|Bigfoot DNA Sequenced In Upcoming Genetics Study|
In light of the recent claims regarding the genetic origins of the creature we call Bigfoot, which have not, to date, been backed up by the release or publication of any legitimate data or the corroborating opinion of any other scientist privy to this data, I thought it important to present a little information on how those of us who work in mainstream science are trained and why any claim of scientific fact must first stand up to the steps of Scientific Methodology and the Peer Review Process.
Is Science even important to Bigfoot? Well obviously Bigfoot don’t care if what we are doing is scientific or not, in fact unless we are directly affecting their food, family or territory, I don’t think they give us a lot of thought at all other than how to avoid us. But to those of us who spend an unbelievable amount of time thinking about THEM, especially in the pursuit of evidence or proof of their existence, it should be very important. I am not going to talk about the mechanics of fieldwork and sample collection, there are a lot more experienced people than I who have covered this topic, instead I am going to attempt to convey why the process of the “Scientific Method” is paramount to any attempt at moving this pursuit into the world of mainstream society and academia. Of course if you are only concerned with your own personal encounter/s or experience/s, whatever those may entail, then you are not interested in the scientific process. But if you want to share your experiences with others specifically to try to convince them of the reality of this species, or to make claims of fact about them, then you need to understand why many are not just going to take your word for it without something substantial to back up your stories. Because without proper documentation or evidence even the most honest and believable person is left with only their word, which may prove compelling but is still only going to amount to a story. We may believe you as a person or a friend, and your stories could become valuable to the record of anecdotal evidence, but when it comes to proving anything to the skeptics or the professional academic community, someone’s word or belief is simply not going to cut it.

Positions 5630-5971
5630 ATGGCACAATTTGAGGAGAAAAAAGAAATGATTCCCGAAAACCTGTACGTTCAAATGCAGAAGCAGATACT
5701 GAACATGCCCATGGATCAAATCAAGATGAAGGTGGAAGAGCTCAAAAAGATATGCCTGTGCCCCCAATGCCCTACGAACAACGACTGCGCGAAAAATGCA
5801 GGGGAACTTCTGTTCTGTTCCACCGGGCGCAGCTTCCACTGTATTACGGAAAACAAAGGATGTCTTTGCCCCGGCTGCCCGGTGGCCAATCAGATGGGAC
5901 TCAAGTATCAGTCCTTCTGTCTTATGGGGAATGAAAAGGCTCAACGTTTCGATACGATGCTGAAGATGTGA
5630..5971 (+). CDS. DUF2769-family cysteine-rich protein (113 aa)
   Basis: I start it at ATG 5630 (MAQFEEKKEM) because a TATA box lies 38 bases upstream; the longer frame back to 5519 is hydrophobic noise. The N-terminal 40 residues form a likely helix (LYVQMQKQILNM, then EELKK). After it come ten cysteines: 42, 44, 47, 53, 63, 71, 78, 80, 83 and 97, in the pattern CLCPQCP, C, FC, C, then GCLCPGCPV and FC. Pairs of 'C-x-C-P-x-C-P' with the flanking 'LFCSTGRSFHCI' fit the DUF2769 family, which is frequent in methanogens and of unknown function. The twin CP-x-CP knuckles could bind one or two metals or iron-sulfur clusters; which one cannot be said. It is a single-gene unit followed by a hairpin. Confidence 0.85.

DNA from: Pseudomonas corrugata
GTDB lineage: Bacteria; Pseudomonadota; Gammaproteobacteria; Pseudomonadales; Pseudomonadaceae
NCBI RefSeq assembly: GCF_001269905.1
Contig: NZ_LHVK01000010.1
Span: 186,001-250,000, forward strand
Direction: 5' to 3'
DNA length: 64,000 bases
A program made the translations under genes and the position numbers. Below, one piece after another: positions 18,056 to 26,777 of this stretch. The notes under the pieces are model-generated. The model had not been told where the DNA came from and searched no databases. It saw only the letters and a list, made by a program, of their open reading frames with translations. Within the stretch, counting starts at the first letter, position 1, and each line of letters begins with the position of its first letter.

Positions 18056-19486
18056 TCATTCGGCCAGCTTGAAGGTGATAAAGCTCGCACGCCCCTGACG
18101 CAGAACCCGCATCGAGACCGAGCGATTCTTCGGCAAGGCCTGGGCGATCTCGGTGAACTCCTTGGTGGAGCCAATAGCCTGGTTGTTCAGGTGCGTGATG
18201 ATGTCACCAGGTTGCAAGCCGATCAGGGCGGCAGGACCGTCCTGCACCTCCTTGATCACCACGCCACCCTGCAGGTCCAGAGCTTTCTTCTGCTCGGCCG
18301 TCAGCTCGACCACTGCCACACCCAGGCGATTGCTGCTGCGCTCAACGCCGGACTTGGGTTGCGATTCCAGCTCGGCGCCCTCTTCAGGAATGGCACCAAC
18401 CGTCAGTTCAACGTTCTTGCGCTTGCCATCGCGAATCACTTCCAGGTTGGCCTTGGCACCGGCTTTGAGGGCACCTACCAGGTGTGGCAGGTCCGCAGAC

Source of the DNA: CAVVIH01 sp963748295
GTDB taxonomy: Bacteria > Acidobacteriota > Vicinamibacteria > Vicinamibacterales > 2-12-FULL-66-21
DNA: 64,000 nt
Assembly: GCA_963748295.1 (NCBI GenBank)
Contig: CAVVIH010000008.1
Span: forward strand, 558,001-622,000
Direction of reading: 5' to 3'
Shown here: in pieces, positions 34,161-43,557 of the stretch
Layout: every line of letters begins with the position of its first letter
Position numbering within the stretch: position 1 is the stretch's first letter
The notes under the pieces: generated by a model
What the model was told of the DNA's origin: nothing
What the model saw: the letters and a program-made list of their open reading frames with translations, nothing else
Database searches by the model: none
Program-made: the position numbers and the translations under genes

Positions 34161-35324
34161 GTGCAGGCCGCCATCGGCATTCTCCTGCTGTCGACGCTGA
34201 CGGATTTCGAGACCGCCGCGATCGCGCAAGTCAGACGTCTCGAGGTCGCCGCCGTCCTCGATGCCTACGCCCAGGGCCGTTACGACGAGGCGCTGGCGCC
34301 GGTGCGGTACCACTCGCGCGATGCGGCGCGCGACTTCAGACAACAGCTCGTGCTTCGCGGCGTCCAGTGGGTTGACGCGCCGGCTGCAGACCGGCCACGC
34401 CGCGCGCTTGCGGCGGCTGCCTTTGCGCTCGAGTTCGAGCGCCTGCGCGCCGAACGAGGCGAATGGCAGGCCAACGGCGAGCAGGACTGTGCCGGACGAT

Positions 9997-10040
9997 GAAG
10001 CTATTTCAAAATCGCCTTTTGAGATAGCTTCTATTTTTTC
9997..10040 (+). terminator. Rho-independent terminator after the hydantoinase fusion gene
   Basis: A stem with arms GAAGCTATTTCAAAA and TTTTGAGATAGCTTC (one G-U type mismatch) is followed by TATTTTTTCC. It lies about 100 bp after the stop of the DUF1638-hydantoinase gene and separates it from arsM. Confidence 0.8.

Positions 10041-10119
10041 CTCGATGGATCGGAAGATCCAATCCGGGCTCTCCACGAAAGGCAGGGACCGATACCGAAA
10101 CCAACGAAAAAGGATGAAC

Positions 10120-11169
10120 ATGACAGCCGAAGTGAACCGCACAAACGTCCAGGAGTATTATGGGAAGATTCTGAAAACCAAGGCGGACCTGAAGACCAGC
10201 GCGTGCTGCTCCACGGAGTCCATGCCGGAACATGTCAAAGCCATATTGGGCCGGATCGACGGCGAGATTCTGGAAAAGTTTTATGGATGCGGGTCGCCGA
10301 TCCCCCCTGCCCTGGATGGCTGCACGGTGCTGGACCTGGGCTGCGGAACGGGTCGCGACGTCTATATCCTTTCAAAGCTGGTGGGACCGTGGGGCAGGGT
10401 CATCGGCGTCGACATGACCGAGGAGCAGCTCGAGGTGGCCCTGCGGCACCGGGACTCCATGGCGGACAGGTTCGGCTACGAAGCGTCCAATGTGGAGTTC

The process of science is iterative: Meaning that it is a repetitive process designed to allow one to reach a goal or result by going back and building upon what one has already uncovered in order to dig further and further until everything that is possible to be known has been revealed.
“Science circles back on itself so that useful ideas are built upon and used to learn even more about the natural world. This often means that successive investigations of a topic lead back to the same question, but at deeper and deeper levels.”
The process of science is not predetermined: One can not embark on experiments or research with a goal of revealing the truth with one’s mind already made up about what the answer is going to be. That would only lead to the dismissal of anything that did not fit into one's predetermined belief no matter how clearly it reveals itself to be the true answer. A true scientist is open to any possibility and is ready to go where the facts may lead.
“Any point in the process leads to many possible next steps, and where that next step leads could be a surprise. For example, instead of leading to a conclusion about tectonic movement, testing an idea about plate tectonics could lead to an observation of an unexpected rock layer. And that rock layer could trigger an interest in marine extinctions, which could spark a question about the dinosaur extinction — which might take the investigator off in an entirely new direction.” (How Science Works)
At the heart of the process of science is testing.